I would have wanted to end the series with the country’s cuisine but realized I don’t have enough photos to interest you. There’s the Monhinga which I had most breakfasts — a soupy noodle dish steeped in catfish broth. Yum. And of course, there’s the Myanmar and Mandalay beer, along with the full-bodied Shiraz and Cab Sauvignon wines from Red Mountain Estate, in the area of Lake Inle. I also tried some fried stuff, too oily for my liking, but I tried it anyway and “paid for it” with a bum stomach. So, cuidate!
That is not to say you should avoid street food altogether. We liked some cracklings or “kropeck” and some local fruits while we were there. But if you go to the local market, you’d find lotsa stuff, mostly fried, and OILY. Some looked liked fried pancakes, others were simply fried/floured vegetable strips. If you grow tired of Myanmar cuisine, you’d also find many Thai restos around. We were also happy with our pizza and pasta lunch in Golden Kite Restaurant in Lake Inle area. Take your pick!
This was served to the monks. I was waiting for an invite but didn’t get lucky😄
Not food but they chew on it! Betel nuts and leaves, anyone? Photo Credit: Chikie
Because they share borders with Thailand, Laos, India and Bangladesh, Myanmar cuisine was influenced by these neighboring countries’ dishes. Except for the Monhinga noodle soup, I can’t think of a distinctly Burmese dish now. The curry dishes remind me of either India or Thailand. But maybe, I wasn’t my usual adventurous self while I was here because of my bum stomach.😔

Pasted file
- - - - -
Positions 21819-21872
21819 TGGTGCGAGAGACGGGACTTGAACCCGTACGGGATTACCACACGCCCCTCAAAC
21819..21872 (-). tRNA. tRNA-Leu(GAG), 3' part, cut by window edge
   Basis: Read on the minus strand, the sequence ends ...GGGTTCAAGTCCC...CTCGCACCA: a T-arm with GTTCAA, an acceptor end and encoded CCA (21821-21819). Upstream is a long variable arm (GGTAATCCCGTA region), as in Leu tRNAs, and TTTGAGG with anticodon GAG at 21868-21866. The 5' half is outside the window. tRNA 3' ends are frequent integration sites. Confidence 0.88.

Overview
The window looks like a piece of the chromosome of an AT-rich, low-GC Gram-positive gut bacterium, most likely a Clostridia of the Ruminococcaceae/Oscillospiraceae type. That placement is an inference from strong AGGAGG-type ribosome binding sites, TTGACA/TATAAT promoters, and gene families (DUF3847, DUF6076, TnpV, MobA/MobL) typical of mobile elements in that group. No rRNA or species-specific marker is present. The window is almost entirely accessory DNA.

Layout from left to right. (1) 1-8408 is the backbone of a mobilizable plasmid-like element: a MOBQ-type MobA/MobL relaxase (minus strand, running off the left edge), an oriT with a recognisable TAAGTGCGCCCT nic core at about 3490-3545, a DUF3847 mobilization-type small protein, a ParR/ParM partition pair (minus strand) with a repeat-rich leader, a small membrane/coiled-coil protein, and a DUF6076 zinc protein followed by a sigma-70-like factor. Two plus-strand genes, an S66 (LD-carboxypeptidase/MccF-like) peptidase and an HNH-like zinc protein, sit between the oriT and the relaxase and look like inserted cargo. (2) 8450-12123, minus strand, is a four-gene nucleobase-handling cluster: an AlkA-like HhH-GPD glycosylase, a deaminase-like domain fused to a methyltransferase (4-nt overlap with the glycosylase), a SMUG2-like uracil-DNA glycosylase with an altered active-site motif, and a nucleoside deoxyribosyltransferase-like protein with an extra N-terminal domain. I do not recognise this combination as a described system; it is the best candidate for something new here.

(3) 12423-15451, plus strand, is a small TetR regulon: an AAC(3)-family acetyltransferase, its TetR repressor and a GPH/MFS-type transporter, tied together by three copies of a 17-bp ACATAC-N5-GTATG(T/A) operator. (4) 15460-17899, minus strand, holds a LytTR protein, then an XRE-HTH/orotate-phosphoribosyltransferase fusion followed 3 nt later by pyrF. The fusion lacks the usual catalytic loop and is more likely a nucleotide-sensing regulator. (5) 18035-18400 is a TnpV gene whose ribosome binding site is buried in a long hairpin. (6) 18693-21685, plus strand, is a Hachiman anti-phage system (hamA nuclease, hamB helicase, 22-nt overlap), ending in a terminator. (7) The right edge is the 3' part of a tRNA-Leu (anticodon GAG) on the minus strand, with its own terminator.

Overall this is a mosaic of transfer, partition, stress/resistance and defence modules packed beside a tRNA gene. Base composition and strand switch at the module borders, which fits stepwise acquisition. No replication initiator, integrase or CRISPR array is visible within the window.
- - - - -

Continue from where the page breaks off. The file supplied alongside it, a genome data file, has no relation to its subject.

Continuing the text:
Went nuts over this local fruit. Photo Credit: Chikie
This is mohinga soup, made of rice noodles, fish broth and lotsa herbs and spices.
When in doubt though, go for the Monhinga soup. And then some fruits. Our guide said they grow very good rice in Myanmar. Records show that for a time, the country was a top rice exporter. Can’t complain. Especially over their fried rice with all sorts of veggie strips thrown in.
Not sure what they’re selling. Venue: 5 day “moving market” in Lake Inle
Street food is a-plenty. And very, very cheap. That’s good news for the budget travelers. If you want to be picky and play safe, just try the international (and “milder” versions of the local dishes) buffet in many of Myanmar’s hotels and big restaurants.
While shopping in Lake Inle, the vendors were having this for snacks. Ogled it for a long time and merited an invite. Got lucky this time 😄
It’s like the equivalent of vegetable tempura or kakiage, but tons oilier!
Overall, my best gastronomic memory of Myanmar is really their……. WINES. Best surprise! At US$20-$27 a bottle of shiraz or cab, give it a go. It would have been interesting to see the vineyards of Red Mountain Estate. But the wines…. I’m really pleasantly surprised.
Taro leaf-wrapped and floating in oil!
It’s custard apple from Myanmar. Not as good as their Thai counterpart.